Pithara, Piṭhara: 15 definitions
Pithara means something in Hinduism, Sanskrit, Buddhism, Pali. If you want to know the exact meaning, history, etymology or English translation of this term then check out the descriptions on this page. Add your comment or reference to a book if you want to contribute to this summary article.
Purana and Itihasa (epic history)Source: archive.org: Puranic Encyclopedia
Piṭhara (पिठर).—A daitya who was a member of the court of Varuṇa. (Śloka 13, Chapter 9, Sabhā Parva).Source: Cologne Digital Sanskrit Dictionaries: The Purana Index
Pithara (पिथर).—An asura in the sabhā of Hiraṇyakaśipu.*
- * Matsya-purāṇa 161. 80.
Piṭhara (पिठर) is a name mentioned in the Mahābhārata (cf. II.9.13) and represents one of the many proper names used for people and places. Note: The Mahābhārata (mentioning Piṭhara) is a Sanskrit epic poem consisting of 100,000 ślokas (metrical verses) and is over 2000 years old.
The Purana (पुराण, purāṇas) refers to Sanskrit literature preserving ancient India’s vast cultural history, including historical legends, religious ceremonies, various arts and sciences. The eighteen mahapuranas total over 400,000 shlokas (metrical couplets) and date to at least several centuries BCE.
Languages of India and abroad
Pali-English dictionarySource: BuddhaSasana: Concise Pali-English Dictionary
piṭhara : (m.) a big jar.Source: Sutta: The Pali Text Society's Pali-English Dictionary
Piṭhara, (m. & nt.) (cp. Epic Sk. piṭhara) a pot, a pan Miln. 107 (spelt pīthara). As piṭharaka (cp. BSk. piṭharikā Divy 496; so read for T. piparikā) at KhA 54 to be read for T. pivaraka according to App. SnA 869. (Page 458)
Pali is the language of the Tipiṭaka, which is the sacred canon of Theravāda Buddhism and contains much of the Buddha’s speech. Closeley related to Sanskrit, both languages are used interchangeably between religions.
Sanskrit dictionarySource: DDSA: The practical Sanskrit-English dictionary
1) A pot, pan, boiler (also piṭharī in this sense); पिठरं क्वथदतिमात्रं निजपार्श्वानेव दहतितराम् (piṭharaṃ kvathadatimātraṃ nijapārśvāneva dahatitarām) Pañcatantra (Bombay) 1.324; जठरपिठरी दुष्पूरेयं करोति विडम्बनाम् (jaṭharapiṭharī duṣpūreyaṃ karoti viḍambanām) Bhartṛhari 3.116.
2) A book, a manuscript; L. D. B.
3) Smearing, plastering; L. D. B.
-ram A churning-stick.
-raḥ An addition to a building shaped like a hollow vessel.
Derivable forms: piṭharaḥ (पिठरः), piṭharam (पिठरम्).Source: Cologne Digital Sanskrit Dictionaries: Shabda-Sagara Sanskrit-English Dictionary
Piṭhara (पिठर).—mf. (-raḥ-rī) A pot, a pan. n.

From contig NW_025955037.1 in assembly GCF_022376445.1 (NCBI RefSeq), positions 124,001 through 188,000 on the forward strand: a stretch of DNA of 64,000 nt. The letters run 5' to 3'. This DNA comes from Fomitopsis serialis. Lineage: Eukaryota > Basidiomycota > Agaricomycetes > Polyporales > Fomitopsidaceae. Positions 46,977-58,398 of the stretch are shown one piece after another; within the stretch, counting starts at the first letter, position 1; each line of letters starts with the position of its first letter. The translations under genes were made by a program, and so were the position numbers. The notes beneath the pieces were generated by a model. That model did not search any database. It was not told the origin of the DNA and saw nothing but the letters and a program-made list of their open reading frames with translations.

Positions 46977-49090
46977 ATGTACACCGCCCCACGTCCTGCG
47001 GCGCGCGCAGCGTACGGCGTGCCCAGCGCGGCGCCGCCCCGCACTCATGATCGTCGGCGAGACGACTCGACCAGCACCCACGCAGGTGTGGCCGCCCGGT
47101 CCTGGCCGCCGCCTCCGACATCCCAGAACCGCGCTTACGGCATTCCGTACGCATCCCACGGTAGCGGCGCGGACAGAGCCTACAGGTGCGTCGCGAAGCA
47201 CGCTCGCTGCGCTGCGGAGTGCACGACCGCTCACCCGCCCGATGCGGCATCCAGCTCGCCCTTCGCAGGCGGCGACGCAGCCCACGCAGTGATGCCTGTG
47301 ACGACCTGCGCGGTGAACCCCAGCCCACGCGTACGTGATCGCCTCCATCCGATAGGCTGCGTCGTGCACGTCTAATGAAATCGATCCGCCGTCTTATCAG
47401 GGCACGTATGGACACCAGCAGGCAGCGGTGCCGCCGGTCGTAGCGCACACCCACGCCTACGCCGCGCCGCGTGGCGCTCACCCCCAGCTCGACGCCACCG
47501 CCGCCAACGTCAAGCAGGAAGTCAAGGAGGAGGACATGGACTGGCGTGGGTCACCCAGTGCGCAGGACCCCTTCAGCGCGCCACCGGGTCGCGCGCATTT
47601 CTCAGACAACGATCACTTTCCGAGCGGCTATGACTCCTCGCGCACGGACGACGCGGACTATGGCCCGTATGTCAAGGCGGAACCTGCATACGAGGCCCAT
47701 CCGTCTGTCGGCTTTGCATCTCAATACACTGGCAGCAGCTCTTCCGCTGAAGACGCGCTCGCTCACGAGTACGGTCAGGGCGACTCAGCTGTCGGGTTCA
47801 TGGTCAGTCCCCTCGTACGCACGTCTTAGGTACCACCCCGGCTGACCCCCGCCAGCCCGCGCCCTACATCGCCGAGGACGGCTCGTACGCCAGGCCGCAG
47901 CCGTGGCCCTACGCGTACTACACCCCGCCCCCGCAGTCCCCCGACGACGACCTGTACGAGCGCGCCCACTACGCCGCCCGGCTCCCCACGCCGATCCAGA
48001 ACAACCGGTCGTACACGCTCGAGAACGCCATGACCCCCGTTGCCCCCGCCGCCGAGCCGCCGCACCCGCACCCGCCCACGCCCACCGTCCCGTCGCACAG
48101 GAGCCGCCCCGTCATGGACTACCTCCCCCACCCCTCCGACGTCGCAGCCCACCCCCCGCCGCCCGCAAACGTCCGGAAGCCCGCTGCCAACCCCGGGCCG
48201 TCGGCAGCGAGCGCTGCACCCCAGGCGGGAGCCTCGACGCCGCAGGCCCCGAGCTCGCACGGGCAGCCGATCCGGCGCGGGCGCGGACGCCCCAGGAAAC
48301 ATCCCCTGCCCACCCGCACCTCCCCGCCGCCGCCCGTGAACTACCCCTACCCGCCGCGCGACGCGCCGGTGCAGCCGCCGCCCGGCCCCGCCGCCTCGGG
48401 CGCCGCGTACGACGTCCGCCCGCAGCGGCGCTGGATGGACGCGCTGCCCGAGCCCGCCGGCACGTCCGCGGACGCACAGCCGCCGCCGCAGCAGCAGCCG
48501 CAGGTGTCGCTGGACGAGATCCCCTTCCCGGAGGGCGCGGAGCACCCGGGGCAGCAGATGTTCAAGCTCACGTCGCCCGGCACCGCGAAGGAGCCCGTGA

(-raṃ) 1. A churning stick. 2. A fragrant grass, (Cyperus rotundus.) 3. A sort of building, a hut or watch box made of bamboos and mats, or as it is sometimes explained, a kind of store room or scullery. E. piṭha pain, rā to take, aff. ka; or piṭha-karan .Source: Cologne Digital Sanskrit Dictionaries: Benfey Sanskrit-English Dictionary
Piṭhara (पिठर).— I. m. and f. rī, and n. A pot, Böhtl. Ind. Spr. 1782; a pan. Ii. m. 1. A kind of fire, [Harivaṃśa, (ed. Calc.)] 10467. 2. The name of a Dānava.Source: Cologne Digital Sanskrit Dictionaries: Cappeller Sanskrit-English Dictionary
Piṭhara (पिठर).—[neuter] ī [feminine] pot, pan.Source: Cologne Digital Sanskrit Dictionaries: Monier-Williams Sanskrit-English Dictionary
1) Piṭhara (पिठर):—[from piṭh] mf(ī)n. a pot, pan, [Mahābhārata; Varāha-mihira] etc.
2) [v.s. ...] m. an addition to a building shaped like a hollow vessel, [cf. Lexicographers, esp. such as amarasiṃha, halāyudha, hemacandra, etc.]
3) [v.s. ...] a kind of hut or store-room, [Horace H. Wilson]
4) [v.s. ...] Name of a [particular] Agni, [Harivaṃśa]
5) [v.s. ...] of a Dānava, [Mahābhārata; Harivaṃśa]
6) [v.s. ...] n. a churning stick, [cf. Lexicographers, esp. such as amarasiṃha, halāyudha, hemacandra, etc.]
7) [v.s. ...] the root of Cyperus Rotundus, [cf. Lexicographers, esp. such as amarasiṃha, halāyudha, hemacandra, etc.]Source: Cologne Digital Sanskrit Dictionaries: Yates Sanskrit-English Dictionary
Piṭhara (पिठर):—[(raḥ-rī)] 1. m. 3. f. A pot, a pan. n. Churning stick; a fragrant grass; a hut.Source: DDSA: Paia-sadda-mahannavo; a comprehensive Prakrit Hindi dictionary (S)
Piṭhara (पिठर) in the Sanskrit language is related to the Prakrit word: Piḍhara.
[Sanskrit to German]
Sanskrit, also spelled संस्कृतम् (saṃskṛtam), is an ancient language of India commonly seen as the grandmother of the Indo-European language family (even English!). Closely allied with Prakrit and Pali, Sanskrit is more exhaustive in both grammar and terms and has the most extensive collection of literature in the world, greatly surpassing its sister-languages Greek and Latin.
Kannada-English dictionarySource: Alar: Kannada-English corpus
1) [noun] a round, earthen vessel, usu.with a small mouth; a pot.
2) [noun] a churning stick, used to churn curds.
3) [noun] the root of the grass Cyperus rotundus of Cyperaceae family.
Kannada is a Dravidian language (as opposed to the Indo-European language family) mainly spoken in the southwestern region of India.
See also (Relevant definitions)
Search found 6 books and stories containing Pithara, Piṭhara; (plurals include: Pitharas, Piṭharas). You can also click to the full overview containing English textual excerpts. Below are direct links for the most relevant articles:
List of Mahabharata people and places (by Laxman Burdak)
Trishashti Shalaka Purusha Caritra (by Helen M. Johnson)
Mahabharata (English) (by Kisari Mohan Ganguli)
Harivamsha Purana (by Manmatha Nath Dutt)
A History of Indian Philosophy Volume 2 (by Surendranath Dasgupta)
Part 21 - Dialectic of Śaṅkara and Ānandajñāna < [Chapter XI - The Śaṅkara School of Vedānta (continued)]
The Padma Purana (by N.A. Deshpande)